Alexander Graham Bell was a legendary inventor famously known to invent the telephone. He learned the visible art of speech and his mother home-schooled him while nurturing his great problem-solving skills. He was interested in studying human voice and set up a workshop after their family moved to Boston. There he was backed by local investors to start working on a device which aimed at the telegraphic transmission of voice in different frequencies. During these experiments, he became interested in transmitting human voices through wires and hired an assistant Thomas Watson who was a skilled electrician. Their partnership boosted the experiment and they soon transmitted their first voice message through wires. He further opened a company called ‘Bell Telephone Company’ to produce telephones. There he also invented the ‘Graphophone', some primary recording equipment and even contributed significantly in the field of Aeronautics. As an inventor, he had 18 patents by his name and was a part of 12 other patents. He was honored with various awards and accolades including the ‘Volta Prize’ and the ‘Legion of Honor’ by the French Government. Bell was a remarkable scientist whose achievements and thoughts encouraged several young scientists. He devoted his life to the benefit of humankind and his thoughts became guding force for many. We have collected his most famous quotes to share his views, ideas and perspectives on several things. Go through the compilation of quotes and thoughts by Alexander Graham Bell that will help you channel your innate intelligence into something truly fulfilling and enriching. Presenting a collection of Alexander Graham Bell’s famous quotes and thoughts.
America is a country of inventors, and the greatest of inventors are the newspaper men.
Alexander Graham Bell
I do not recognize the right of the public to break in the front door of a man's private life in order to satisfy the gaze of the curious... I do not think it right to dissect living men even for the advancement of science. So far as I am concerned, I prefer a post mortem examination to vivisection without anaesthetics.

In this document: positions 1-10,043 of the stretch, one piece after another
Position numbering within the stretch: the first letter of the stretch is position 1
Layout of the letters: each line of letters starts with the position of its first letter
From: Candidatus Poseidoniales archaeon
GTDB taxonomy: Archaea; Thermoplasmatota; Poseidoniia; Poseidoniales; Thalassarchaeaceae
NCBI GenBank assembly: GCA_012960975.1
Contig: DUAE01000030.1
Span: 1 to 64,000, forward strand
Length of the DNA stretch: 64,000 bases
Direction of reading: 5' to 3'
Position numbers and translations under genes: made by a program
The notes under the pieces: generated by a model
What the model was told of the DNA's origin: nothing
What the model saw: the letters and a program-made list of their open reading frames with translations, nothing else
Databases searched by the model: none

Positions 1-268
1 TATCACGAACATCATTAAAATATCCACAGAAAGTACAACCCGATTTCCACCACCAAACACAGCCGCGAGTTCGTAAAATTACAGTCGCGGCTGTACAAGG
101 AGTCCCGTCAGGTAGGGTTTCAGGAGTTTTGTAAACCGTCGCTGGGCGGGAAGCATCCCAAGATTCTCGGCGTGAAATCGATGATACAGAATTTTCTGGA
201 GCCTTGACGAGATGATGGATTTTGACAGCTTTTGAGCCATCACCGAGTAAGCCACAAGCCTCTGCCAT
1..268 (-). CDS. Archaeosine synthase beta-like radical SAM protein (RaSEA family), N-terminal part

In this experiment, made on the 9th of October, 1876, actual conversation, backwards and forwards, upon the same line, and by the same instruments reciprocally used, was successfully carried on for the first time upon a real line of miles in length.
Great discoveries and improvements invariably involve the cooperation of many minds. I may be given credit for having blazed the trail, but when I look at the subsequent developments I feel the credit is due to others rather than to myself.
What this power is I cannot say; all I know is that it exists and it becomes available only when a man is in that state of mind in which he knows exactly what he wants and is fully determined not to quit until he finds it.
A man's own judgment should be the final appeal in all that relates to himself.
Alexander Graham Bell
It is a neck-and-neck race between Mr. Gray and myself who shall complete our apparatus first. He has the advantage over me in being a practical electrician - but I have reason to believe that I am better acquainted with the phenomena of sound than he is - so that I have an advantage there.
It is not, of course, complete yet - but some sentences were understood this afternoon... I feel that I have at last struck the solution of a great problem - and the day is coming when telegraph wires will be laid onto houses just like water or gas - and friends converse with each other without leaving home.
From my earliest childhood, my attention was specially directed to the subject of acoustics, and specially to the subject of speech, and I was urged by my father to study everything relating to these subjects, as they would have an important bearing upon what was to be my professional work.
Such a chimerical idea as telegraphing vocal sounds would indeed, to most minds, seem scarcely feasible enough to spend time in working over. I believe, however, that it is feasible and that I have got the cue to the solution of the problem.
It is hardly an exaggeration to say that oral teachers and sign teachers found it difficult to sit down in the same room without quarreling, and there was intolerance upon both sides. To say 'oral method' to a sign teacher was like waving a red flag in the face of a bull, and to say 'sign language' to an oralist aroused the deepest resentment.